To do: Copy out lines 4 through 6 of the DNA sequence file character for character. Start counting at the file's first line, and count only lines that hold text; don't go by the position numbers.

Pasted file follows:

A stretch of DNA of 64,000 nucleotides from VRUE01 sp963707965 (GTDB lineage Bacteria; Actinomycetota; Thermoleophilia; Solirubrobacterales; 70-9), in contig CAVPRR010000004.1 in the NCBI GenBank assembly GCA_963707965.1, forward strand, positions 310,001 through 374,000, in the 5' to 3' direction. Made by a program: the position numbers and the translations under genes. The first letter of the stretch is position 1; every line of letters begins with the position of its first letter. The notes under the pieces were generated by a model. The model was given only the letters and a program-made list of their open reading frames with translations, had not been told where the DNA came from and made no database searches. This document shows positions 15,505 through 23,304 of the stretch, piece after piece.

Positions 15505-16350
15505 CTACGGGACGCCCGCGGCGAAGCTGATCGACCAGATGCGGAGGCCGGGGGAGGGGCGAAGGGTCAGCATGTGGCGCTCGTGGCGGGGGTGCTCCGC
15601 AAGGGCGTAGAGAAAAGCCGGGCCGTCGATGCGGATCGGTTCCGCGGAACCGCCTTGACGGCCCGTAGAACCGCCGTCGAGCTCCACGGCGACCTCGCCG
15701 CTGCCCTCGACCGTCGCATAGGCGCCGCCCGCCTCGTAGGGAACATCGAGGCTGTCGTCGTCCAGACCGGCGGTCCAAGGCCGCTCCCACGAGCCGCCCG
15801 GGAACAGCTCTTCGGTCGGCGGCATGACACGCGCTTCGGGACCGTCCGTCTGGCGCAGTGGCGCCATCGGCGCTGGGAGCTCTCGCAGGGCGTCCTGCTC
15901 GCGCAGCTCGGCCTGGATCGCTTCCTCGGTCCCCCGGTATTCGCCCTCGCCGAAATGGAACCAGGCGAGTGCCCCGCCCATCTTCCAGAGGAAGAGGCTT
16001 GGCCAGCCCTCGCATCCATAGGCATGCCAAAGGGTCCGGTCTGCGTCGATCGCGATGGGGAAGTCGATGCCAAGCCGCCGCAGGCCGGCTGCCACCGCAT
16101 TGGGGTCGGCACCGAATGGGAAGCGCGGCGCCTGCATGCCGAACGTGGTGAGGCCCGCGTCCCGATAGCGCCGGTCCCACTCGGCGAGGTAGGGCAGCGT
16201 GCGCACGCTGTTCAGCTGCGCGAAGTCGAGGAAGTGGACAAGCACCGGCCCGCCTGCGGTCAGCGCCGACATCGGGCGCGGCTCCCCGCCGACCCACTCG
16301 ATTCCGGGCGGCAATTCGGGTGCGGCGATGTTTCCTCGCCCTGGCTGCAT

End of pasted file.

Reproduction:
15601 AAGGGCGTAGAGAAAAGCCGGGCCGTCGATGCGGATCGGTTCCGCGGAACCGCCTTGACGGCCCGTAGAACCGCCGTCGAGCTCCACGGCGACCTCGCCG
15701 CTGCCCTCGACCGTCGCATAGGCGCCGCCCGCCTCGTAGGGAACATCGAGGCTGTCGTCGTCCAGACCGGCGGTCCAAGGCCGCTCCCACGAGCCGCCCG
15801 GGAACAGCTCTTCGGTCGGCGGCATGACACGCGCTTCGGGACCGTCCGTCTGGCGCAGTGGCGCCATCGGCGCTGGGAGCTCTCGCAGGGCGTCCTGCTC